Network heats up new reality shows

Having dramatically improved its regular-season performance, ABC is now setting its sights on summer.

The Alphabet web isn’t waiting until the end of the season to launch its aggressive warm-month push, preeming the six-episode gamer “National Bingo Night” on Friday, May 18. Promos are set to start airing next week.

That will be followed by a steady stream of new product all summer, including celebrity impersonator competish “The Next Big Thing,” the second season of “American Inventor” and the Shaquille O’Neal-hosted “Shaq’s Big Fat Challenge.”

“We wanted to come in strong right off of the May sweep,” said ABC Entertainment prexy Steve McPherson. “With all of our finales, there’s so much going on in May for us that to not use that as a platform would be crazy.”

The Alphabet didn’t have much luck with the warmer months last year, when it waited until mid-summer to trot out its bigger guns, including talent competish “The One: Making of a Music Star” and the docusoap “One Ocean View.” All of those shows quickly flopped.

What’s more, one of ABC’s biggest attempts at a summer player, “Buy It Now,” never made it to air. (A deal with eBay, which was to be an integral part of the show, couldn’t be reached.)

That left the net with a smaller base of viewers to whom it could promote its fall series.

“We didn’t have the best strategy last year,” said McPherson. “And we got hampered by tough circumstances like eBay.”

The net managed to recover and launched several shows last fall that are already set to return next season — including “Ugly Betty,” “Brothers & Sisters” and “Men in Trees” — all while successfully moving “Grey’s Anatomy” to a tougher Thursday slot.

But this summer, ABC plans to get into the game faster, and with a crop of blue-sky reality entries that McPherson said fit inside the Alphabet net’s reality brand (“Dancing with the Stars,” “Extreme Makeover: Home Edition”). The shows, he said, also reflect what viewers prefer in the summer.

“There’s a different temperament in the summer,” McPherson said. “I wouldn’t take a dark procedural and put it there. I’m not sure that’s what audiences are craving this time of year.”

The goal is to find another hit along the lines of “Stars,” which performed so well for ABC in summer 2005 that it was promoted to twice-a-year cycles in the regular season.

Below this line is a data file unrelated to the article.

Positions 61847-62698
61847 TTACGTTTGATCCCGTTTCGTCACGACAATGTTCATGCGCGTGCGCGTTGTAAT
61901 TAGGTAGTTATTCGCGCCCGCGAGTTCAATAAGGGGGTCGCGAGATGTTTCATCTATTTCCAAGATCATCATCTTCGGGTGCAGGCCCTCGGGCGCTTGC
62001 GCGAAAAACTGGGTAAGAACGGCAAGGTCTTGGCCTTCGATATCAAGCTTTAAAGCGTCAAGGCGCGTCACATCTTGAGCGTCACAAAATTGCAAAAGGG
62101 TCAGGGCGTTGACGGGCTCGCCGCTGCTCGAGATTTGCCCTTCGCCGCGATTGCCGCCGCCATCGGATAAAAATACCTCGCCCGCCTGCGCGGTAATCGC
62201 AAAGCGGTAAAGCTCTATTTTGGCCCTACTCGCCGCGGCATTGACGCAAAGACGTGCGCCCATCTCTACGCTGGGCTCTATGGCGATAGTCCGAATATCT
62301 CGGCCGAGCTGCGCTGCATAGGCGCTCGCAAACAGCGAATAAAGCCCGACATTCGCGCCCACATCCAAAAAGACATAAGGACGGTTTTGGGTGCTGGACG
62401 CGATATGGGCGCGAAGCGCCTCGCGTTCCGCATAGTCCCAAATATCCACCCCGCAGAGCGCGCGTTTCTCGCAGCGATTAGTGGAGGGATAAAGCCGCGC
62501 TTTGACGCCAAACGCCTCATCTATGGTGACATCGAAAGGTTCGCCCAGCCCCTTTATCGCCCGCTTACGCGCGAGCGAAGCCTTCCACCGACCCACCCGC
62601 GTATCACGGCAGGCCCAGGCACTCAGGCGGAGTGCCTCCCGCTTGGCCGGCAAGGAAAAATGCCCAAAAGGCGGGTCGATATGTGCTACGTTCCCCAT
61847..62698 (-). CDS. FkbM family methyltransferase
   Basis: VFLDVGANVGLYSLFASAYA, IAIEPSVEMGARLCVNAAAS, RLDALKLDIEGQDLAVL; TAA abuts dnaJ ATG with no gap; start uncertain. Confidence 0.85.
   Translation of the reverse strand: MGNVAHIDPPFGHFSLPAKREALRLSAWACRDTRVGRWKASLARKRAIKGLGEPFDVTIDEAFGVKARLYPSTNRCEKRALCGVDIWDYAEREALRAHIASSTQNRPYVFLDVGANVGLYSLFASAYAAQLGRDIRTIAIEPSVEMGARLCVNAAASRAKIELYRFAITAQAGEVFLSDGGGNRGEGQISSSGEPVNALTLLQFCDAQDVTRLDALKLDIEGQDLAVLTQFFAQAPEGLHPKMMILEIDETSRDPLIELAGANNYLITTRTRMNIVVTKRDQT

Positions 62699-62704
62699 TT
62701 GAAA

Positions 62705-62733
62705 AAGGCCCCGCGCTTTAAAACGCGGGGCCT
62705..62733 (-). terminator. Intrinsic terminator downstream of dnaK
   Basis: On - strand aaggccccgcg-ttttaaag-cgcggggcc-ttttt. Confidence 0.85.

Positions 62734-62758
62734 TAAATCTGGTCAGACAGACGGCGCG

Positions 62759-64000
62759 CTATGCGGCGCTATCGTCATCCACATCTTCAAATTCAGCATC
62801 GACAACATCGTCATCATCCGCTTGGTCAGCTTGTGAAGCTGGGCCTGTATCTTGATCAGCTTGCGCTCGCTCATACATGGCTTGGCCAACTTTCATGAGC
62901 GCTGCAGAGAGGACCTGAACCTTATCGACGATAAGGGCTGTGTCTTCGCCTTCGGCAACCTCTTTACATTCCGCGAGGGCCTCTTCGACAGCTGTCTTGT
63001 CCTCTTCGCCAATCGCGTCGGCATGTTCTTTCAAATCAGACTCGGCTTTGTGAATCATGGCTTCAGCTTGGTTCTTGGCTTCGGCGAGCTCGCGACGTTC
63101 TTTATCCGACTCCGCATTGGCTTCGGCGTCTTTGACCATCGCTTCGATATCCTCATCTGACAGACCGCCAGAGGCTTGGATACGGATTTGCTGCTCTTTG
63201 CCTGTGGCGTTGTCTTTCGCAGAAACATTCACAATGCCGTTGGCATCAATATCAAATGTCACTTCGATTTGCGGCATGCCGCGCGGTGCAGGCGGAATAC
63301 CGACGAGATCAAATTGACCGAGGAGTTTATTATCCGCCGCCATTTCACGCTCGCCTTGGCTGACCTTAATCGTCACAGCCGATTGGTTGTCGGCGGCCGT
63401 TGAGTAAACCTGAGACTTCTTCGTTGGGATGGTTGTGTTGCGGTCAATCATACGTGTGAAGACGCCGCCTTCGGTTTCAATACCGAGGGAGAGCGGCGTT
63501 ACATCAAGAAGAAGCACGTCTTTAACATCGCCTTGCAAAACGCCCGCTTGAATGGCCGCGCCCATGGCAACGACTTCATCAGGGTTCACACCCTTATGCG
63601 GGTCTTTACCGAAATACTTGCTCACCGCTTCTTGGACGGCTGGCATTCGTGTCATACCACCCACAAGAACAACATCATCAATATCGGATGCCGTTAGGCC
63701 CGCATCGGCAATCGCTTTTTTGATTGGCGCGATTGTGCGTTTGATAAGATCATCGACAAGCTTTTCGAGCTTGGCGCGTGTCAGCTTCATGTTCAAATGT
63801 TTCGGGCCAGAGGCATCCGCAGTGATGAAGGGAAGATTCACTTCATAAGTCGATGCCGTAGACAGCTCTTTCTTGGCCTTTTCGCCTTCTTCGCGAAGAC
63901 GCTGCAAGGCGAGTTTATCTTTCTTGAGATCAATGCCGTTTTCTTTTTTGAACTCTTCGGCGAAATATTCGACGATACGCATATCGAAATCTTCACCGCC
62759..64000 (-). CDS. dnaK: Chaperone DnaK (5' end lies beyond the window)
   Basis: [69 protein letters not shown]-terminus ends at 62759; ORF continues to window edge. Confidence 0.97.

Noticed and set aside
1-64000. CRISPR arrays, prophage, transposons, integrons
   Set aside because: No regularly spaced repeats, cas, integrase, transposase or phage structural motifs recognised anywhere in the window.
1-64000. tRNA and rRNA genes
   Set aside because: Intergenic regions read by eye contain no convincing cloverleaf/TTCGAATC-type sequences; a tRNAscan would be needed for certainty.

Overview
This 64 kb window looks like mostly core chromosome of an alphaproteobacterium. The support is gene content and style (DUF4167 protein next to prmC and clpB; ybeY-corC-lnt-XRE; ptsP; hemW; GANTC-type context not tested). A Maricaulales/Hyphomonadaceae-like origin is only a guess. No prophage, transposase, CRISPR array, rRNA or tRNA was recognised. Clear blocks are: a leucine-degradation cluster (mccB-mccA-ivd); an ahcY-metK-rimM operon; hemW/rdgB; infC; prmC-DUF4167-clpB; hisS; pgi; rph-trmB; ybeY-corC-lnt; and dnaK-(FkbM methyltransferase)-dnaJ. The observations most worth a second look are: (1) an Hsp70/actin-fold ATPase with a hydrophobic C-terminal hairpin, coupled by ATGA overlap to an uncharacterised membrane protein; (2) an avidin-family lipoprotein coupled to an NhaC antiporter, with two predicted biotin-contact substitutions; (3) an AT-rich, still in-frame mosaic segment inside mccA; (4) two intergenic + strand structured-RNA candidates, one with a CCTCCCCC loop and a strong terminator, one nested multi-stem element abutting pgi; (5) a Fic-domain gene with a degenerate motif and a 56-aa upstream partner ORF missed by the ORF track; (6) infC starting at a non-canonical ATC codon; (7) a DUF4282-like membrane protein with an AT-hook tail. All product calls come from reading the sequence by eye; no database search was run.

“These shows appeal to a broad range of people,” McPherson said.

“National Bingo Night,” he noted, is “a simple but universal concept. This is going to be a game that people can vote on and play at home.”

ABC will follow with eight episodes of “Next Best Thing” starting Wednesday, May 30. “This is big, broad, funny,” McPherson said.

“Ex-Wives Club,” featuring D-list “ex-wives” such as Shar Jackson and Marla Maples offering advice to new divorcees, runs for five episodes starting (tentatively) Monday, June 4.

Then there’s the return of “American Inventor,” which has been retooled to focus mostly on the auditions and now features George Foreman as a judge (Daily Variety, March 20) . Show runs for eight segs starting Wednesday, June 6.

“People sparked to the auditions,” McPherson said. Exec producer Simon Cowell “did a good job of retooling it.”

Gillette is behind “Fast Cars & Superstars,” a limited-run NASCAR-themed skein that launches Thursday, June 7 (and wraps with a one-hour finale on Saturday, June 23).

Meanwhile, ABC will go with a Fat Tuesday strategy this summer: First, “Shaq’s Big Fat Challenge” — in which the basketball star helps kids lose weight (Daily Variety, March 4) — is expected to bow on Tuesday, June 26, at 9 p.m. “Shaq” will get a heavy promo push during ABC’s airing of the NBA Finals.

Once the six episodes of “Shaq” runs out, net will likely air an untitled weight-loss skein in the slot starting Aug. 7. The non-elimination show follows a group of people who lose weight together by walking across the country (starting at the Boston Marathon) and take on challenges along the way.

Net also has the reality entries “Set for Life” and “Just for Laughs” on tap for later in the summer; Oprah Winfrey reality entry “The Big Give” (Daily Variety, Dec. 14) could also air before next fall. Net will burn off episodes of drama “Traveler” starting May 30 at 10 p.m.

On the specials tip, ABC has the national “Spelling Bee” on May 31, as well as the Alma Awards on June 5 and the Country Music Festival on July 23 (dates subject to change).

Eventually, McPherson said he’d like to tackle another scripted show in the summer — a tough order that several networks have tried in recent years, to mostly tepid results.

“Perhaps a limited-run soap opera, comedy or drama,” he said.

Meanwhile, with no major scheduling shifts expected in the vein of last fall’s Thursday-night “Grey’s Anatomy” shift, McPherson said the net will be able to focus more of its summertime marketing on this fall’s new and returning shows.

“We’re in a far better place this year,” he said. “Last year we had to make some big, aggressive changes. This year there’s more stability coming in and a structure to the schedule that works.”

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